EMC World 2010 Day 2

May 13, 2010

EMC World 2010 – Day Two

Day two is finally coming to and end and before heading out to Fenway Park to catch the Red Sox, I thought I would talk about some announcements and workshops I was able to attend today. Today was a day for Backup and Disaster Recovery

The big announcement today for me was the introduction of Data Domain Boost and tighter integration with the upcoming service pack release for EMC NetWorker 7.6.

Data Domain Boost pretty much brings Data Domain up to speed with Avamar’s Global Deduplication process. Increasing the speed of the deduplication process by extending the work load of detecting unique data out to the backup server (Symantec’s Backup Exec & NetBackup as well as EMC Networker to name a few), EMC claims results of as much as increasing backup speeds around 50%. With the bulk of the workload occurring on the backup server, there should be a dramatic reduction of workload on the Backup LAN.

I was able to attend a workshop and get some hands on with the beta version of the upcoming EMC Networker release that will provide tighter integration with Data Domain including the Data Domain Boost functionality. Some of the improvements I noticed were managing Data Domain inside NetWorker and better reporting, not to mention, replication of duplicated data could not be easier with EMC touting minimal WAN bandwidth and reduction of data for replicating to a Dr Site where data can be mounted as a NFS export or sent out to tape. It will be interesting to see how Data Domain will fare compared to Avamar Grid replication.

For you NetBackup people, Later in the day I was also able to attend an EMC Data Domain with NetBackup OpenStorage workshop. I got a guided tour of applying Data Domain storage systems, configuring policies to perform optimized duplication and tape consolidation.

By partnering up with Symantec, EMC DATA Domain Boost can also extend the deduplication workload to the Backup Server increasing the throughput up to 12.8TB/hr. tighter integration is already available in NetBackup to better improve manageability and load balancing and link failover.

Another workshop of not I attended was a hands on with EMC Unisphere. This is something I have been waiting for a very long time. The aggravation of Celerra Manager specifically and Navisphere Manager as far as performance goes is a subject I could talk for hours about.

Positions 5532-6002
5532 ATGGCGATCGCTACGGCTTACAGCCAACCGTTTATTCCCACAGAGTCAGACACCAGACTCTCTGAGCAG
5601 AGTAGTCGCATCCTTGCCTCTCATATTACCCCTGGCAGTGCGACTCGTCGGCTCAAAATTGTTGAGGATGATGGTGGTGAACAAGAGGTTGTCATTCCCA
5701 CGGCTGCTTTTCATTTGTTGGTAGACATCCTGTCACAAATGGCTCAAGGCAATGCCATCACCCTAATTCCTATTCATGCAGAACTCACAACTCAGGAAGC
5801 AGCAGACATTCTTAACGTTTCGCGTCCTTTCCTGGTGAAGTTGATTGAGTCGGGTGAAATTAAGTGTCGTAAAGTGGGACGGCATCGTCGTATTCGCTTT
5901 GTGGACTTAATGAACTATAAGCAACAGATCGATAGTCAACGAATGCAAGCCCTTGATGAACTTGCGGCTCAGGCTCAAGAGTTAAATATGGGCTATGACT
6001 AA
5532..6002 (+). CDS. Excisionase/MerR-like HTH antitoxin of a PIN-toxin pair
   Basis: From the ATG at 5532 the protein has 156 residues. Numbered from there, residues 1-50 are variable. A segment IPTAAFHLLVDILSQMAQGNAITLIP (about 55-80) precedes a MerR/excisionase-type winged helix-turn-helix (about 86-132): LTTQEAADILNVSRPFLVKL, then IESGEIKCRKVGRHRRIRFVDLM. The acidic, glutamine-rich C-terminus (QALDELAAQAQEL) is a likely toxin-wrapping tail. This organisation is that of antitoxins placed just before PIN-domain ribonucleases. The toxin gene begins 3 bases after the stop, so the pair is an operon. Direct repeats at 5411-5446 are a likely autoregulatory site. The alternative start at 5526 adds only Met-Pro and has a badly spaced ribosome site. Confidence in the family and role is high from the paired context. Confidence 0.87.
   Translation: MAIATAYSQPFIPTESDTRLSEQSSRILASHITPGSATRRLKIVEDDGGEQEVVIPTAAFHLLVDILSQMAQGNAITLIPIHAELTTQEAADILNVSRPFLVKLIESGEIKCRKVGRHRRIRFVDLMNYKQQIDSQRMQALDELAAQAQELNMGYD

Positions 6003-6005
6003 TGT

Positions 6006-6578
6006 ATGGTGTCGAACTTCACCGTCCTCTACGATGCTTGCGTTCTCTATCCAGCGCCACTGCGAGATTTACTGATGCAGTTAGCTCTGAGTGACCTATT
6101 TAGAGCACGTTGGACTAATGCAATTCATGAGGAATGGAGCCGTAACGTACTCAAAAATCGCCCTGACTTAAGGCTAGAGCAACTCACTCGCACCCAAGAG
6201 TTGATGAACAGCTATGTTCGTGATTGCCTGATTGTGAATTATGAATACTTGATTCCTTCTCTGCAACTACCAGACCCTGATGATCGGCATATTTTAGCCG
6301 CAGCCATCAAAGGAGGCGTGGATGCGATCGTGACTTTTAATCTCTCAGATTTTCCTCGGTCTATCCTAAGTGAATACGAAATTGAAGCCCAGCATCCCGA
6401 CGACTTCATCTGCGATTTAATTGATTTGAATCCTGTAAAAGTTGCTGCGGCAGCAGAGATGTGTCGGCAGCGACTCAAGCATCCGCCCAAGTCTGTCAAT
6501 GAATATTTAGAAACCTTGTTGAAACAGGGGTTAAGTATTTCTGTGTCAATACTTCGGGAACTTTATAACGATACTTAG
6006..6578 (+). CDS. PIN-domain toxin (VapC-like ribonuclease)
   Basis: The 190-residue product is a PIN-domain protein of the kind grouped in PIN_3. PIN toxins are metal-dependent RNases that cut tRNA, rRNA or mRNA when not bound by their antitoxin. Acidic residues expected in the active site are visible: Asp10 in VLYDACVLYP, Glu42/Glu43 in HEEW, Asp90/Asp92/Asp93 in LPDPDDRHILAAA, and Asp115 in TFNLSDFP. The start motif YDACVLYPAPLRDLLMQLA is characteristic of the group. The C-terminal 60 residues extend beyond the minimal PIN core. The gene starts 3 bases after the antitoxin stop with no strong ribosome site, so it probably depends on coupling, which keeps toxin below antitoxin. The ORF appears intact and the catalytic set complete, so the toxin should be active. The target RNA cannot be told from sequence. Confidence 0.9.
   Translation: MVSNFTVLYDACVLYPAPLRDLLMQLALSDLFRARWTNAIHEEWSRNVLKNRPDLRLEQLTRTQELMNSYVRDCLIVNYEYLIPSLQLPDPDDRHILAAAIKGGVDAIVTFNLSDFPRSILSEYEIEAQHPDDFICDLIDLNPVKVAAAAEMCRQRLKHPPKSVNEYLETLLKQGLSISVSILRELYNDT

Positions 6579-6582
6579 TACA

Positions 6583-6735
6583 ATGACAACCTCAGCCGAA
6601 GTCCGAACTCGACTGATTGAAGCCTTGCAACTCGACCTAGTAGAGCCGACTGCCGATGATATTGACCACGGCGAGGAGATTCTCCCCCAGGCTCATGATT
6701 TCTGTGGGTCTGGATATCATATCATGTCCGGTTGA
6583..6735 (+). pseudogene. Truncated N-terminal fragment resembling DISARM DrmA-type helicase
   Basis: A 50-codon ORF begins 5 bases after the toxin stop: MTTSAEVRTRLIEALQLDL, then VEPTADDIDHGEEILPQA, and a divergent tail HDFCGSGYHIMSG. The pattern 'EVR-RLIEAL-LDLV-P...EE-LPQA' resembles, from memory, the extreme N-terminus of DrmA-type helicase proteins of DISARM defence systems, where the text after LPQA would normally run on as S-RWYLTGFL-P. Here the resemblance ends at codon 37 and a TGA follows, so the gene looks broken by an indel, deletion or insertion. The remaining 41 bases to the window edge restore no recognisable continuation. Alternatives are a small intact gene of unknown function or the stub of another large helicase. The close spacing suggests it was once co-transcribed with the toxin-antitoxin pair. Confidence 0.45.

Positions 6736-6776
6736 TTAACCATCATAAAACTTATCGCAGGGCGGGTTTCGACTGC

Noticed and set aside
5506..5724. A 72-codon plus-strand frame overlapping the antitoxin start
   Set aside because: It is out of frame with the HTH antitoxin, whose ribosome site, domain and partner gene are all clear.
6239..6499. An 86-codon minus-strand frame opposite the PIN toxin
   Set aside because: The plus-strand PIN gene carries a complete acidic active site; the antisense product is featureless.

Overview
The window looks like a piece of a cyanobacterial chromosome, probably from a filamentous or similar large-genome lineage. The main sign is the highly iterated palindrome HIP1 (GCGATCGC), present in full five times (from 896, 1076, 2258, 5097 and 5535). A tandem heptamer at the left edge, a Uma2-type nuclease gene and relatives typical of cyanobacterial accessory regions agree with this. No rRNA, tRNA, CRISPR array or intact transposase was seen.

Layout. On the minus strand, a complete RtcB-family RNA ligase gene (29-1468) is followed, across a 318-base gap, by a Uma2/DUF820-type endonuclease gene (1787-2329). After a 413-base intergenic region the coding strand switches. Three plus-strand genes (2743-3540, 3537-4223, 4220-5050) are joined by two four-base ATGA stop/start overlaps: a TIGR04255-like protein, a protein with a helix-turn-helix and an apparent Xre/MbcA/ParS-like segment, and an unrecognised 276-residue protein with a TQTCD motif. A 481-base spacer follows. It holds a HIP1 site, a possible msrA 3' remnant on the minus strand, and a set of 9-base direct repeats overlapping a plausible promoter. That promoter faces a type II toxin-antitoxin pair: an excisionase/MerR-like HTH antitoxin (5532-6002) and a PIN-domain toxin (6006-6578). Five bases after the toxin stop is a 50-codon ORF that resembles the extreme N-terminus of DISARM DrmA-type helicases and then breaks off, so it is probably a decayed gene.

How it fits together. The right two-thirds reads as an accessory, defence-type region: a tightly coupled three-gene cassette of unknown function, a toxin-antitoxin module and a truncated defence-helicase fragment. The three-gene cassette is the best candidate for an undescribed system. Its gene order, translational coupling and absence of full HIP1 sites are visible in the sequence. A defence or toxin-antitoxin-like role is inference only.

Unisphere is one central portal that allows for simultaneous management of both the EMC Clariion and Celerra product lines. The user has control over pane placement for various reporting and table diagram within the interface. One thing I noticed off the bat was how responsive the interface was. I had seen a quick demo of the interface, but this was my first hands on experience and it was a matter of minutes before I was comfortable moving around. I was then able to start customizing the Dashboard by adding “Alerts by Severity” and “Clariion Capacity” to the home page. We swiftly moved into reporting and alerts. The Alerts Details box that pops up provides a good bit of information, one thing I would like to see would be a link in this box that redirects the user to PowerLink where you would log in and the knowledge base is automatically searched for the alert details.

There is still some remnants of Navisphere Manager and Celerra Manager as you move around and perform tasks like adding RAID Groups and Hot Spares.

Another feature I like was being able to see a pie chart of total capacity and free pool capacity and the availability to change to a bar graph of Pools with least free capacity. Also, when reviewing faulted disks, you can pull up a graphical hardware view displaying the front of a DAE and the faulted disk highlighted.

Managing the Celerra was just as easy and efficient. We performed such tasks as creating file systems, CIFS Shares, NFS Exports and checkpoints.

All in all, I was very impressed with the performance and more customer friendly interface for managing both the Celerra and Clariion.

That’s about it for now thanks for checking in.


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